Or Twitter. Or Instagram. Or Medium.
Social media algorithms are being continuously fine tuned to punish content creators for having a life, all while Facebook makes a killing in advertisement fees that we provide the eyes for.
Yep, Facebook has been pushing full steam ahead for quite some time now to ruin Instagram just as much as they’ve ruined their own platform.
I’ve recently witnessed a few notable artists I follow announce they’d like to abandon Facebook altogether for Instagram, only to then be hit with news of even more algorithm changes to Instagram that will make it even harder to build a following in 2018.
Facebook be like:
We’re making Instagram better for you!
When you publish the original content you worked excruciatingly hard to produce, we’ll show it to a whopping 10% of your followers, and if not enough of them like or comment on it right away then we won’t even bother showing it to any of your other followers.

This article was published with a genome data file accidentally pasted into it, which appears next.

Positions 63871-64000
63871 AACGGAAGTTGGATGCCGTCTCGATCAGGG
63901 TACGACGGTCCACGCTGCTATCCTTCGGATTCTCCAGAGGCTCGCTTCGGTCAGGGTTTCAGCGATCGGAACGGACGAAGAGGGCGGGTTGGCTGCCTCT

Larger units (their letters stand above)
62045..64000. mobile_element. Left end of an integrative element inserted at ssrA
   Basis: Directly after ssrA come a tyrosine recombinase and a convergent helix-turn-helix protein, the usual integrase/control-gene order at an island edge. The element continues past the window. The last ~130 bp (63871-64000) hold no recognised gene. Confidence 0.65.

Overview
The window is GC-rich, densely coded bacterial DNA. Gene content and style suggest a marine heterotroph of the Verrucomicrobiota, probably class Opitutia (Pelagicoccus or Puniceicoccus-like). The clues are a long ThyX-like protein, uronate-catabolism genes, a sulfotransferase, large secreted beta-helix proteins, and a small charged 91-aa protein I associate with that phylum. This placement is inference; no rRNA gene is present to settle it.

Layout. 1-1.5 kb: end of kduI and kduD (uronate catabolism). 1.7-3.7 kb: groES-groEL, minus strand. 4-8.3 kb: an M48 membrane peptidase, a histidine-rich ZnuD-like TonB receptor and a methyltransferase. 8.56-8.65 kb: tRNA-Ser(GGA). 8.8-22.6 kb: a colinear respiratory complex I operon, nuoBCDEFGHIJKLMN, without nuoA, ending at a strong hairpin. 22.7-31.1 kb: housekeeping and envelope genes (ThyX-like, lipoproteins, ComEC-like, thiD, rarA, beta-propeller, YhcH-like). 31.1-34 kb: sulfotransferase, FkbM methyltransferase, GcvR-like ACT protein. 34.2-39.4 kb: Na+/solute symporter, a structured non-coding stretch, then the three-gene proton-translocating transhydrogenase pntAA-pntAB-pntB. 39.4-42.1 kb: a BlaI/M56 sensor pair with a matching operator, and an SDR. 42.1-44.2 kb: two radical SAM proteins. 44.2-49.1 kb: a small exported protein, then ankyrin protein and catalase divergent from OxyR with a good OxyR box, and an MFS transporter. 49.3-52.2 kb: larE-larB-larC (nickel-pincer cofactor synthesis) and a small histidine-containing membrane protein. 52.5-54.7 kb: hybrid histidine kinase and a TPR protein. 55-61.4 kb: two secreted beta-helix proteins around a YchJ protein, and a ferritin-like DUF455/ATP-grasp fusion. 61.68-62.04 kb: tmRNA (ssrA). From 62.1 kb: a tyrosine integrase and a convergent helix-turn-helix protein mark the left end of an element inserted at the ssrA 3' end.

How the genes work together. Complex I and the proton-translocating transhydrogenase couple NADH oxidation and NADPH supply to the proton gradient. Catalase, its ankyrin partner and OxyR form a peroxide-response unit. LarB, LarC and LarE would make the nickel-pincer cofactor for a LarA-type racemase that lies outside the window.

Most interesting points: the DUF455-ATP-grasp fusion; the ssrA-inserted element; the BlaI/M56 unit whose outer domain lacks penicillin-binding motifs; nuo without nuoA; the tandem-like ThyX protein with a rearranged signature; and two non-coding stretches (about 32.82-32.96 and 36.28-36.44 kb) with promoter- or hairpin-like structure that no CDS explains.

You’d better hope we show the right 10% of your people, ah-hyuck hyuck!
What a dream come true for content creators.
Thank you, Mr. Zuckerberg.
After all, why should you trust your users to moderate their own feeds?
You Shouldn’t, of Course
“Mother knows best.”
— Rapunzel’s fake-ass witch-mom
Mr. Zuckerberg is under the impression that if he doesn’t show us what he thinks we want to see, we might get bored and leave his precious site.
And he needs our eyes, our special eyes, to generate his precious ad revenue.
Think of the profits at stake! *gasp*
If Algorithms Are Built With Good Intentions
Then the road to hell is paved with algorithms.
The algorithmic quest to only show users content that has been determined to have a higher probability of engagement is fundamentally flawed.
Users want to see what they say they want to see.
They don’t want to only sometimes see it.
And they certainly don’t want to be shown content deemed by an algorithm to be successful at distracting them instead.
The algorithms are objectively making users lives worse.
Mr. Zuckerberg agrees, evidenced by his post on Facebook:
“Based on this, we’re making a major change to how we build Facebook. I’m changing the goal I give our product teams from focusing on helping you find relevant content to helping you have more meaningful social interactions.”
He then goes on to say that “you’ll see less public content like posts from businesses, brands, and media.”
Bad news for content creators. I can see a lot of them switching over to personal accounts because of this decision.
Even so, they’ll still have to provide “meaningful social interaction.”